- Colorado: The Colorado Fair Debt Collection Practices Act requires that the debt collector provides documentation about the payments made on the account. Within the first 60 seconds of a phone call, the debt collector must identify himself or herself. Also, consumers can file complaints to the Colorado Collection Agency Board or the Uniform Consumer Credit Code.
- Connecticut: Creditors are prohibited from using harassing, abusive, fraudulent, misleading, or deceptive practices for debt collection.
- Hawaii: Debt collectors are prohibited from attempting to collect a debt that is not legally owed due to bankruptcy. Additionally, collections fees cannot be added to the balance owed.
- Illinois: Debt collection agencies are only allowed to contact a debtor’s employer when the debt is more than 30 days past due. Actions that attempt physical or mental illness are banned. Information regarding the debt cannot be disseminated to third parties, other than people who have a business need for the information.
- Iowa: Collection agents must comply with the FDCPA, except for provisions for required disclosures. Information cannot be distributed to unauthorized third parties. The debt collector is prohibited from including the debtor on a “deadbeat” list, collecting debt that is not legally obligated (due to bankruptcy), or collecting fees or interest charges unless authorized by contractor or law.
- Louisiana: Debt collectors can only contact people not residing in the debtor’s home to determine the debtor’s location, seek property for seizure to satisfy the debt, or if the debtor consented to the communication. When a debtor requests a cease of communication, the collection agency can only mail one notice per month.
- Maine: The only state exempt from the FDCPA. State laws ban certain types of threats by the collection agency such as force, violence, or criminal prosecution. Collectors are also prohibited from communicating information about the debt to any third party, other than the debtor’s spouse or any other person who has a business need for the information.
- Massachusetts: Debt collection agencies can only contact a third party a limited number of times. Calls to the debtor are limited to twice a week to the home, or twice in 30 days to locations other than home. Collectors can only make one home visit in 30 days and are not allowed to visit the debtor’s office without consent, with the exception of repossessions.
- Michigan: When specifically requested to do so, debt collectors must provide the debtor with receipts for payments.
- Minnesota: Creditors and debt collectors are prohibited from using advertisements, shame cards, or shame automobiles to force payment. Automated messages cannot be used. Additionally, collectors cannot contact a third party (other than a co-inhabitant) if the debtor has a listed phone number.
- Nebraska: Third-party individuals not residing, living, or present in the household cannot be contacted regarding the debt obligation, with the exception of a spouse, attorney, a credit reporting agency, or another creditor.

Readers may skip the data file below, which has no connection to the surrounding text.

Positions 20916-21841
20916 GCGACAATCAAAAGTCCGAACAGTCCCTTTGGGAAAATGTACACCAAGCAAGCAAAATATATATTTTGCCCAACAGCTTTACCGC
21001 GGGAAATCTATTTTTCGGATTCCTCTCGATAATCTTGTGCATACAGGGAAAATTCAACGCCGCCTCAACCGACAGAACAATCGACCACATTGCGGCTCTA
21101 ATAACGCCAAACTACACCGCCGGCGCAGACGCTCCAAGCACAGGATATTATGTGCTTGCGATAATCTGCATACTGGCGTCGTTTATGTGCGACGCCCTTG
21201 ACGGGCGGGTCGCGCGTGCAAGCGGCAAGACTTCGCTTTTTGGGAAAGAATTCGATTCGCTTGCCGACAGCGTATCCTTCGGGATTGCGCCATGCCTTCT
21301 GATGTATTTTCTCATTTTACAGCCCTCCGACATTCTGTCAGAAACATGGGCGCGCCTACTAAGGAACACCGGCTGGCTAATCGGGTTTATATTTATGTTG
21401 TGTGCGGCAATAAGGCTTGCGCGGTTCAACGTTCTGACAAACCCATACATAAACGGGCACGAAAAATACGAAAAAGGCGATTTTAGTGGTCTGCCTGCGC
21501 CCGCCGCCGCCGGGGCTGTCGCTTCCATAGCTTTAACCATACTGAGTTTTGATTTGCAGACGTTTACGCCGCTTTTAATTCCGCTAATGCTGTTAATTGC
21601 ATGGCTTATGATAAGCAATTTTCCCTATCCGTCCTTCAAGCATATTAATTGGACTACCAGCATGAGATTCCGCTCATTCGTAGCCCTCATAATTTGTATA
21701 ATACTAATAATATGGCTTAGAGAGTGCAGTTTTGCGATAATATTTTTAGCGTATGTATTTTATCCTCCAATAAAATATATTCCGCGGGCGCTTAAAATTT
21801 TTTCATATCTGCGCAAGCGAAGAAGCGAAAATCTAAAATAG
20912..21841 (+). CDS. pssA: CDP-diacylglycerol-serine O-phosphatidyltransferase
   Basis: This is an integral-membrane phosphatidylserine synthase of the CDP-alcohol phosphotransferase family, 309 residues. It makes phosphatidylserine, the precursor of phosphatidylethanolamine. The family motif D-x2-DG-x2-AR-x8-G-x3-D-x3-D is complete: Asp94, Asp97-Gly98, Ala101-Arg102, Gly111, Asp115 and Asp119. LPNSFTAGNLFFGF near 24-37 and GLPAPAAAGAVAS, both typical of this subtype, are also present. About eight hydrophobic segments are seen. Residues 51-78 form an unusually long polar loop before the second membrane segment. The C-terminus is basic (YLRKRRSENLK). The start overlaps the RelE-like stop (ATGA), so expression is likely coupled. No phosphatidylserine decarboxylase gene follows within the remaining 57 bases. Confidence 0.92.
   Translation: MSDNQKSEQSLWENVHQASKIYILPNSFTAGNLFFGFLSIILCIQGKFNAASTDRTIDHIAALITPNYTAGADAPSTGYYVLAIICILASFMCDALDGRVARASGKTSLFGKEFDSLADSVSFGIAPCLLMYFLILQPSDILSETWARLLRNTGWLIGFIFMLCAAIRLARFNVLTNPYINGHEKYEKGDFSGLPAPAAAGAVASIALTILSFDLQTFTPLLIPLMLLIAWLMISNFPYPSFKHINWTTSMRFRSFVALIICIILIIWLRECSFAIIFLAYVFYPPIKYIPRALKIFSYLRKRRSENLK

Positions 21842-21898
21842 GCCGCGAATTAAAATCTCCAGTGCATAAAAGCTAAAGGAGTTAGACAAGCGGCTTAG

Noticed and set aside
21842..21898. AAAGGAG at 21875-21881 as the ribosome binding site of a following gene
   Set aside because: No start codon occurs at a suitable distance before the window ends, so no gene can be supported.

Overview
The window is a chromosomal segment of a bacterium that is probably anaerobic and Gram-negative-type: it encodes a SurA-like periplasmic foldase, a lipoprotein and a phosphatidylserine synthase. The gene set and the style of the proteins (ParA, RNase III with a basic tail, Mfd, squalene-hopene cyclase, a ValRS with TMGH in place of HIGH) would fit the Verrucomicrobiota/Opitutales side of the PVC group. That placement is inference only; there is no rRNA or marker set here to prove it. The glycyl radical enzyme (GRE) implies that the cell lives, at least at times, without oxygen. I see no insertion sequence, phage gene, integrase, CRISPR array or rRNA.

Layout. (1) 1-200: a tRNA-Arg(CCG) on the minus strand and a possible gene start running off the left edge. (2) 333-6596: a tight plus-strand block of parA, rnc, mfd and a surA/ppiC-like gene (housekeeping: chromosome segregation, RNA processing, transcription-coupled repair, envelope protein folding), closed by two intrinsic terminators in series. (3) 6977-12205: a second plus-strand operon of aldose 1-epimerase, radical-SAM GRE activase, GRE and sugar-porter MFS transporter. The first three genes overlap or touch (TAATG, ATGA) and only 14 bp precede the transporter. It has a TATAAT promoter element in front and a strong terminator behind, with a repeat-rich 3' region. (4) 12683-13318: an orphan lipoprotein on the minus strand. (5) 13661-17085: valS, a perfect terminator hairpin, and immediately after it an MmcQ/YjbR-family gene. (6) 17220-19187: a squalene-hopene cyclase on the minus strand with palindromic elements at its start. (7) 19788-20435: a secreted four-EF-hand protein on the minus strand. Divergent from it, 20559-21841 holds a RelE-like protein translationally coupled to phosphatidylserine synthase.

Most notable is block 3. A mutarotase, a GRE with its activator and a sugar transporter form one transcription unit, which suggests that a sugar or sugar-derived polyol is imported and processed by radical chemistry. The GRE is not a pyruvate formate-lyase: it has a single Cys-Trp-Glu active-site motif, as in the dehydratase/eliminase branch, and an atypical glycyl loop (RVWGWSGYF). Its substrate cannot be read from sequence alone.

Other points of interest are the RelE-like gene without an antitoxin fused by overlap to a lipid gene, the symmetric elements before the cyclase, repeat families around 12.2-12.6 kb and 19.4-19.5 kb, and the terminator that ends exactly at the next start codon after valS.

- Nevada: Debt adjustments and debt counseling services may not be offered in conjunction with the debt collection efforts. Also, collection agencies cannot charge interest or collections’ fees without a mutual agreement or unless judicially determined.
- New Hampshire: A collector must attempt to contact a debtor for at least 30 days before communicating with third parties who don’t reside in the household. Communication with a third party is limited to one contact. Debtors cannot be called at work more than once a month or receive mailings at work more than once a month unless written permission is provided.
- South Carolina: Debt collectors cannot call the debtor or family members using repeated intervals during a 24-hour period. Other intentions of harassing the debtor are also banned.
- Texas: Any attempt to collect a fee for the collection agency is prohibited unless the fee was authorized in the original agreement. Violations of the collection laws can be classified as a misdemeanor with a fine between $100 – $500 for each violation.
- Vermont: Collections agencies cannot claim to have something of value (including important information) to attempt to lure the debtor. Also, if a debt is uncollectible due to expired statute of limitations or bankruptcy, collectors are prohibited from seeking payment without a clear disclosure that the debtor is not legally obligated to pay.
- Washington: All communications must include the name of the creditor and the name and address of the collection agency. The initial written communication must include an itemization showing the amount owed with a breakdown of fees and interest charges. Debt collectors are not allowed to threaten harm to a debtor’s credit rating or make more than one contact if a debt is due to fraudulent activity (such as identity theft). Communication is limited to 3 times per week or one time per week at the person’s place of employment.
- West Virginia: The collector or original creditor must not misrepresent themselves or the debt amount. Threats or actions to force the debtor to pay are not allowed. Debtors cannot be accused of a crime. Collectors cannot use profane language or resort to any other abusive behavior. No third parties can be contacted about the debt, with the exception of the debtor’s attorney. The state has fines up to $1,000 for violations, on top of the violations filed with the FDCPA.
- Wisconsin: Third parties residing outside of the debtor’s home can only be contacted to determine the debtor’s location (if the person has moved or changed jobs), seek property to satisfy the debt, or with consent from the debtor. The exception is that collectors can communicate with other creditors and credit bureaus. After a debtor has requested a cease of communication, the original creditor can only mail notices once a month and these notices cannot threaten action.
The Fair Debt Collection Practices Act (FDCPA) and other state-level rules and regulations are designed to provide the protections that debtors need when balances are handled by collections agencies. Not only is it important to know your rights, but you have access to services to manage the debt so these collections calls will stop.